"If your system starts working better, chances are it's been hacked." The Story of a Black Hat Hacker

Published: 2024-03-29
Author: Gerda Ponzel

Dear readers! In this issue of the magazine, we’re publishing an unusual interview. Through this interview, we wanted to show you that there’s another world with different values and goals. In it, we tried to uncover some aspects of the life and work of a vulnerability and penetration specialist – the aspects of life of a ‘black hat’ hacker.
The editorial team of The Global Technology magazine promised to maintain complete anonymity for the participant of this interview, as behind this person from the Netherlands lies a real story of real life “on the other side”. This interview does not aim to popularize modern hacking and everything surrounding this term.

– Mr. Kott, why did you agree to this interview?

– To dispel some myths.

– For example?

– With the emergence of the first computers, the word “hacker” was used in a different sense. They called legendary bearded engineers who wrote the first programs and tinkered with computers, deriving great pleasure from it. In this sense, a “hacker” is closest to concepts like “geek” and “nerd.” And then we all turned in the wrong direction.

– Let’s start right away with the statement: “If your system starts working better, chances are it’s been hacked.” It seems that in hacking there is nothing inherently bad. Perhaps we are afraid for no reason of those who sit in dark hoodies in dark rooms. Is Kevin Mitnick himself the author of this phrase?

– Actually, I wouldn’t call this phrase a motto or a statement. Rather, it’s an observation backed by the statistics of any company. This phrase indicates that behind any hack are fundamental people with fundamental knowledge who can elegantly solve what the entire security department and other specialists couldn’t.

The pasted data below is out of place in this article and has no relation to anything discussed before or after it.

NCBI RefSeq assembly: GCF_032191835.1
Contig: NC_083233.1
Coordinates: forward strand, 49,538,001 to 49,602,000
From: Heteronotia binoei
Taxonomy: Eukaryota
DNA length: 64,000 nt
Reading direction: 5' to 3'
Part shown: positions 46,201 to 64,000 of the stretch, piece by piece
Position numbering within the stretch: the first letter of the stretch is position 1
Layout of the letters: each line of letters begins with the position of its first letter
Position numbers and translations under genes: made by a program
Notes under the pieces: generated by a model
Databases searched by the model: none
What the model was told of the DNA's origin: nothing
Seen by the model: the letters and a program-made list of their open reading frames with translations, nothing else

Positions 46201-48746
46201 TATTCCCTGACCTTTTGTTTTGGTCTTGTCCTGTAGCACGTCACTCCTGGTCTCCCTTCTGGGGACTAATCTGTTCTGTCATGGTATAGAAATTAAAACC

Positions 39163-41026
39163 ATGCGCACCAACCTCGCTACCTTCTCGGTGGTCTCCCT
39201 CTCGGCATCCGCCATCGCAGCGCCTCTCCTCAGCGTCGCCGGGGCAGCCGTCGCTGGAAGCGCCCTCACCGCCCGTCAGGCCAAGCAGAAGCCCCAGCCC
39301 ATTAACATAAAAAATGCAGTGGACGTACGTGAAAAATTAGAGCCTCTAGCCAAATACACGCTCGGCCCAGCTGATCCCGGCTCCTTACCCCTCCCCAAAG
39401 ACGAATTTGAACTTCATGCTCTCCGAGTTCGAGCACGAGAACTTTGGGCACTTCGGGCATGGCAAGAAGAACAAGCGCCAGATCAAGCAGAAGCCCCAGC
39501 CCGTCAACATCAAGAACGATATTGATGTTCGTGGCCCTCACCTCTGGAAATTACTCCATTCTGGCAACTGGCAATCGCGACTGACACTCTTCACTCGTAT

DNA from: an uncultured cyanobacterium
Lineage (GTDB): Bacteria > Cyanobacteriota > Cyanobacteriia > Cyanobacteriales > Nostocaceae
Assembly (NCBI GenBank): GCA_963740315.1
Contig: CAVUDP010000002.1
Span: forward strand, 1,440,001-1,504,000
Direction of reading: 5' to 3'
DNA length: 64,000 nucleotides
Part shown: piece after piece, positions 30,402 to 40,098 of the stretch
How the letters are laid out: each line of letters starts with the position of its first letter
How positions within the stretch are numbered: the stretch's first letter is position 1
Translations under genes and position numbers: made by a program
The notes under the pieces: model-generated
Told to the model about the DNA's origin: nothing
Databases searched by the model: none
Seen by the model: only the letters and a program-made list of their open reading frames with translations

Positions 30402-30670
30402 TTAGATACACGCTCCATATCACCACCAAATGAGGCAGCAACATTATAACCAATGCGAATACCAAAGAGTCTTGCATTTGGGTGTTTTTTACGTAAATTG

You see, when a new marketer joins your company, they first conduct an audit, then point out growth areas, and you agree that the old systems need to be reevaluated, overhauled, and much more. It’s worth simply hacking them and then you can see many things in your company from a different perspective.

– An interesting comparison. But we don’t call the marketer a hacker.

– Because everything he does is transparent and he consults with you. If a marketer goes where he doesn’t have access, accidentally or intentionally, he becomes a hacker.

– If the marketer steals part of important information that doesn’t belong to him, he becomes a criminal.

– We don’t always use lawful methods in our work, that’s true.

– You mentioned “in our work.” Is hacking into other systems for ransom or information extraction considered work?

– When I receive an order for hacking and get paid for it, it becomes work.

– So, you don’t personally gain anything from the hack?

– Personally, no. I write a specific script, hand it over to certain people, and accompany it with certain instructions. That’s all.

– Let’s imagine this scenario. A certain number of people attend programming courses, and from this group, some choose the path of creation, while others choose the completely opposite path and become hackers. Why does this happen?

– Roughly speaking, I got into hacking long before these courses appeared. I got into it at a time when there were no materials freely available, there was nothing. I started like most teenagers who, by the way, didn’t become hackers or programmers later. I would download a game to my PC, if it seemed boring to me, I’d hack it and start my own game within that game. I can’t say that back then I decided to dedicate my life to hacking, I was just curious. Choosing the dark side is like choosing a superpower. Would anyone voluntarily give up a third eye that helps them see what others can’t, or the ability to read minds? At the moment, my superpower is seeing more than others, and it was my choice.